The December slaughter of 20 children and six adults at Sandy Hook Elementary School in Newtown, Conn., instigated a national dialog on mental health care after the public learned of the assailant's troubled history. In a broad strategy to contain mass shootings and random violence, earlier this month President Obama unveiled a sweeping package of gun control measures along with an expansion of mental health care services.
The nation -- and Florida in particular -- has long under valued mental health care. Some 30 states have cut mental health care spending over the past five years, eliminating thousands of beds for patients and slashing treatment options -- including for people caught up in the criminal justice system.
Hundreds of thousands of Florida residents are not receiving any treatment, the Herald/Times Tallahassee Bureau reported last week. With the state's mental health care spending cut by more than 30 percent in the past six years, Florida now ranks an appalling 49th in the country in per capita funding for this critical medical service.
Chilling Manatee case
The issue hits home here in Manatee County. Manatee Glens, the county's premier provider of mental health care and addiction treatment services, lost $130,000 in state funding in 2012. Gov. Rick Scott also vetoed the hospital's request for $750,000 for children's services as part of his total rejection of $5.6 million in statewide spending.
As a result, Manatee Glens has been forced to turn away patients all too often even as the hospital's caseload soars by the thousands. Thankfully, Manatee County stepped in with a $545,000 allocation for 2012-2013 so Manatee Glens could continue taking patients from the county's three medical hospitals.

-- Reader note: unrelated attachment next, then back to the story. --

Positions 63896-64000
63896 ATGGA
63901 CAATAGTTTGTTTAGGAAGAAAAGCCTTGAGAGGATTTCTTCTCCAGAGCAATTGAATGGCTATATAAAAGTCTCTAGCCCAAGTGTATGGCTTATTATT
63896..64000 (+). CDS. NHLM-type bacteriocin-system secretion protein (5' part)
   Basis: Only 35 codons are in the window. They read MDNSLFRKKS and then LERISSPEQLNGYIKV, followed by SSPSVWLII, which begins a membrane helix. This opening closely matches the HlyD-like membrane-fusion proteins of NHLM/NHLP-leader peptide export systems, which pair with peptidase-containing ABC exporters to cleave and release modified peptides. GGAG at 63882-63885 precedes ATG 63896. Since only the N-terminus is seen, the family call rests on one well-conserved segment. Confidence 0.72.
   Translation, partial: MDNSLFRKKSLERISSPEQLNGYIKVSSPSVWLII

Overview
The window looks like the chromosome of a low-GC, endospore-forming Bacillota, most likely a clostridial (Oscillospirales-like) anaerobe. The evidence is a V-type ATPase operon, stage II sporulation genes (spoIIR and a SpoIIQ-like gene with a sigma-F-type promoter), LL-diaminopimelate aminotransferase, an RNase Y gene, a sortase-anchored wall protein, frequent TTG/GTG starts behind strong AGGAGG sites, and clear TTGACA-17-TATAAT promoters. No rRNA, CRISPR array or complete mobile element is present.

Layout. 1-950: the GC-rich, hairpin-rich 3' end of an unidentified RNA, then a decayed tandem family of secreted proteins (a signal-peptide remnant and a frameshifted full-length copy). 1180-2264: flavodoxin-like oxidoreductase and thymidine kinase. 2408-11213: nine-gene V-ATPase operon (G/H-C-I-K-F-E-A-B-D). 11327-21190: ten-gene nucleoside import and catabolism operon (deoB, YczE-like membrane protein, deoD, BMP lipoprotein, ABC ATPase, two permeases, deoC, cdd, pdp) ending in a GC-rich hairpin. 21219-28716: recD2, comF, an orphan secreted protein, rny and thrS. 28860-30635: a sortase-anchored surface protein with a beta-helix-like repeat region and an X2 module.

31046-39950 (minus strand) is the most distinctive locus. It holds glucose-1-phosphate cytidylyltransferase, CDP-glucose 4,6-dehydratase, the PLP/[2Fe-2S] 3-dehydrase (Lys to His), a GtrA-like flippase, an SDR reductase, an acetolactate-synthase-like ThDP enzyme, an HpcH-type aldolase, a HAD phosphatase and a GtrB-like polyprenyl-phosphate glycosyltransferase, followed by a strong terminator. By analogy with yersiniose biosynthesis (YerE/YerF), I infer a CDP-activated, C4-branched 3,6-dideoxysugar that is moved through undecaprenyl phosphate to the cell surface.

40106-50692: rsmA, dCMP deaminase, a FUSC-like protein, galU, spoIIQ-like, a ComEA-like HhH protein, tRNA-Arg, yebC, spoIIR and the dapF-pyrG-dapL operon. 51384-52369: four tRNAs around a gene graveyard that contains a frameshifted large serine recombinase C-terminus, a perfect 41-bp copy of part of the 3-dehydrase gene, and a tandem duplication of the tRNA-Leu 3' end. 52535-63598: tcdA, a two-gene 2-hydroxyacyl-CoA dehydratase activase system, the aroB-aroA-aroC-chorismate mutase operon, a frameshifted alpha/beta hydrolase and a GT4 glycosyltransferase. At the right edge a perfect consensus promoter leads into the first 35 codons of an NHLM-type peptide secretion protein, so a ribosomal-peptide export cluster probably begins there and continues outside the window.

Manatee Glens President and CEO Mary Ruiz offered a chilling account of an episode that averted another Columbine or Sandy Hook tragedy here in an interview with Herald crime reporter Elizabeth Johnson last week:
"We admitted a 16-year-old to our crisis center a few years ago with a shotgun and a plan to shoot up Lakewood Ranch High School. Don't think for a minute that Sandy Hook couldn't happen here in Manatee County. It didn't happen because the sheriff found out about it first and the child got care because he was sick. He was mentally ill."
Time for Florida to act
Sandy Hook should be Florida's wake-up call. State leaders owe residents greater consideration of mental health as a matter of public safety. While mental health care providers and advocates cannot compete with high-powered lobbyists bearing big campaign contributions from well-heeled special interests, they deserve more earnest attention as part of the national dialog.
Rep. Vern Buchanan supports changes in the nation's mental health policies and spending even as he calls for budget cuts to reduce the federal deficit. In a letter to President Obama, the Longboat Key Republican stated: " ... failing to adequately address the issue of mental illness places a heavy toll on social services, our prison system and our communities."
That has been the Herald Editorial Board's position for years, and we welcome Buchanan's lobbying effort.
Many other fiscally conservative Republicans across the nation are shifting gears on this issue, including South Carolina Gov. Nikki Haley. Her state slashed spending by almost 40 percent in four years -- the largest percentage decline in the country. Haley called those cuts "absolutely immoral" while pledging to beef up the state's mental health care system, the Associated Press reported last week.
Gov. Scott should take heed as he continues to consider accepting federal money under the Affordable Care Act for an expansion of Medicaid. Hundreds of thousands of uninsured Floridians would then gain access to mental health care, a boon to public safety.
New federal regulation
One of the key elements in the president's plan addresses the nation's historic minimization of mental health care among insurers. The administration intends to adopt final regulations governing a federal law that forces group health plans to include coverage of mental health care on par with medical and surgical benefits.
As the nation and other states bolster mental health care services, so must Florida quit giving short-shrift to this public safety issue. The governor and Legislature should be leading the charge.